Lying along the holy Ganges River, Varanasi (also called Benares) is one of India’s seven sacred cities and home to cremation sites for performing the funeral rituals thought to break the cycle of reincarnation. It is also, by some accounts, among the oldest continuously inhabited cities in the world. Varanasi is also one of the best places to experience Hindu traditions up close: you can explore riverfront temples, see sacred bathing sites, and visit ghats (age-old cremation grounds). You can also visit Sarnath (just outside of town), the spot where Buddhists believe that Siddhartha Gautama, the Buddha, gave his first sermon some 2500 years ago.

Insider tip: You can visit ghats by walking along the riverside, but it’s more fun (and efficient) to see them from the water.

6. Angkor Wat, Cambodia

A view of Angkor Wat, reportedly the largest religious building on earth, in Cambodia.
It's all in the details at Angkor Wat where carvings depict nymphs, serpents, and Khmer Empire battles.Photo Credit: Regis Binard / Viator

One of the world’s largest religious structures.

While it’s not technically a city, nor over 1,000 years old (it clocks in at a mere 900), Angkor Wat (“City of Temples”) is worth adding to this list because of its history, cultural importance, and artistry. The temple complex—which, at 400 acres (160 hectares), is roughly the size of a town—contains more than a thousand buildings, all of which are covered with carvings depicting Hindu stories and images of apsaras (celestial beings). For the most iconic views, get an early start so you can watch the sunrise over the temples, or visit at sunset, after the heat of the day has dissipated.

7. Choquequirao, Peru

A view of Choquequirao, one of the least-visited Inca sites in Peru due to the difficult 2-day hike required to reach the ruins.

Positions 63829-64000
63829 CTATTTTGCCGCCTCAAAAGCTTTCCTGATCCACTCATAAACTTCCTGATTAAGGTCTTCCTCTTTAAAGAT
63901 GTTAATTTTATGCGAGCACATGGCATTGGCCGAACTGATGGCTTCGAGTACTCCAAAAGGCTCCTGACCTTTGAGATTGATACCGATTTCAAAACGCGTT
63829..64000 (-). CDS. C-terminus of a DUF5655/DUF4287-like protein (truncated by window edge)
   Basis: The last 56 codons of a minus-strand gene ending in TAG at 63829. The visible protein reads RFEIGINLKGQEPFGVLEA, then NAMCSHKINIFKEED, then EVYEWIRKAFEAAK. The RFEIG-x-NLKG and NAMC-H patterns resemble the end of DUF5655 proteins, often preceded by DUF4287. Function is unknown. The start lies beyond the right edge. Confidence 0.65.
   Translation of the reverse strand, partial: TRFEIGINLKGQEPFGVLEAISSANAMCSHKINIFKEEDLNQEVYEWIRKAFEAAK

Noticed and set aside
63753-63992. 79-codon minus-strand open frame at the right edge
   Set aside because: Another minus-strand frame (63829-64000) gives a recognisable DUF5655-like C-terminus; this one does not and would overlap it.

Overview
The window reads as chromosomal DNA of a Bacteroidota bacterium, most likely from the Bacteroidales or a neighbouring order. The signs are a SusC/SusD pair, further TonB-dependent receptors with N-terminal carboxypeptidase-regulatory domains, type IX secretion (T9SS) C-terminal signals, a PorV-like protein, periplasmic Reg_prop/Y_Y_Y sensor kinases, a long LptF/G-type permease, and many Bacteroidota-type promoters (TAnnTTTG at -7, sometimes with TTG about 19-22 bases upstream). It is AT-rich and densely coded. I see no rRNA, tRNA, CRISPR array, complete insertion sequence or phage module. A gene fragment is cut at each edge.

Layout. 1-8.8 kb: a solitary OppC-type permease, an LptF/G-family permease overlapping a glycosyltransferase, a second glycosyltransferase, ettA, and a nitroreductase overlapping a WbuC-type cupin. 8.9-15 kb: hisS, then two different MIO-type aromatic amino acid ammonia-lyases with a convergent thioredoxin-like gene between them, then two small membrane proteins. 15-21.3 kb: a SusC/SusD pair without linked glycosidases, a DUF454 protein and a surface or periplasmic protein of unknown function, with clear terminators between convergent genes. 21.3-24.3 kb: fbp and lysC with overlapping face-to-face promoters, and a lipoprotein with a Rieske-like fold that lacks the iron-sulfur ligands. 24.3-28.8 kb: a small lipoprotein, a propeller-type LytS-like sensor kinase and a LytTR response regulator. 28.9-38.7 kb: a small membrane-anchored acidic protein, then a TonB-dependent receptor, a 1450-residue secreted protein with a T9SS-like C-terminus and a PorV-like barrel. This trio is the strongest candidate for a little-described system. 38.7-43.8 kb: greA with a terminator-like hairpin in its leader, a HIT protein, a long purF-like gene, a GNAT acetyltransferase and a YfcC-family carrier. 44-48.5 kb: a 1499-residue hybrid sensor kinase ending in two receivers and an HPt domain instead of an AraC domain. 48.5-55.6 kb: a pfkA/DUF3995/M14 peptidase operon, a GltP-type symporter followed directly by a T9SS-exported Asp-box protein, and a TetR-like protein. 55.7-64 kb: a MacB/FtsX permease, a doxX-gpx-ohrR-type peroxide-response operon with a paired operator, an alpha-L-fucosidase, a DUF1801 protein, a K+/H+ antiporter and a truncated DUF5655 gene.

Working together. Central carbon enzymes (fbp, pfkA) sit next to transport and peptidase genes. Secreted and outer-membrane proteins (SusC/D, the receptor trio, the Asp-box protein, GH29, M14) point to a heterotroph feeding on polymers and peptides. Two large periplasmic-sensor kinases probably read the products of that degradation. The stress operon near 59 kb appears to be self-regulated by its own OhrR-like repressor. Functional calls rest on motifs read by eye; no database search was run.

Choquequirao is undoubtedly one of the least-visited Inca sites in Peru due to the difficult 2-day hike required to reach the ruins.Photo Credit: Viator

The “other” Machu Picchu.

While many of the ancient sites on this list are well known and easy to reach, Choquequirao is a true adventurer’s destination. Lying 10,000 feet (3,000 meters) above sea level in the Peruvian Andes, the archaeological site comprises Inca temples, houses, baths, and agricultural terraces believed to have been built between the 15th and 16th centuries AD. It’s also more remote, and challenging to visit, than its more famous cousin, Machu Picchu: To reach the ruins, you need to commit to a difficult (but richly rewarding) 4-day round-trip trek. If the pace of such a trip feels ambitious, you could opt for a five-day trek instead, or, for an even more memorable adventure, take an 8-day expedition that also visits Machu Picchu.

Insider tip: The trip to Choquequirao will soon be less arduous, thanks to a cable car system being built to take travelers there from the town of Kuñalla; the project was meant to open in 2023 but faces continued delays.

8. Tiwanaku, Bolivia

A clay statue in Tiwanaku, a pre-Incan archaeological site near the southern shores of Lake Titicaca, in Bolivia.
Tiwanaku is a pre-Incan archaeological site near the southern shores of Lake Titicaca.Photo Credit: David Torres / Unsplash

Lost city of the Andes.

The gates, mounds, and platforms of this ancient city in the Bolivian Altiplano, near Lake Titicaca, remain shrouded in mystery; we know very little about its construction and sudden abandonment. In fact, there’s even confusion about its true age. Early estimates placed it between 11,000 and 17,000 years old, but more accurate dating methods have put it at about 2,300. Some archeologists speculate that the grand UNESCO-listed ruins might be the remains of the ancient capital of the Tiwanaku Empire, which once stretched across Bolivia and neighboring South American states.

9. Montezuma Castle National Monument, Arizona

Photo Credit: Tom Willard / Shutterstock

The oldest “castle” in North America.

The last people to live in Montezuma were the indigenous Sinagua of the southwestern US, and they abandoned the structures in the early 15th century. But the ruins—not actually a castle, but a 5-story village of multi-family dwellings built into a cliffside—are thought to be much older than that and were likely first settled in the early 1100s by the Hohokam people. Together with the smaller Tuzigoot National Monument, the site comprises some of the best-preserved ruins in the American Southwest and is among the first national monuments ever designated in the US.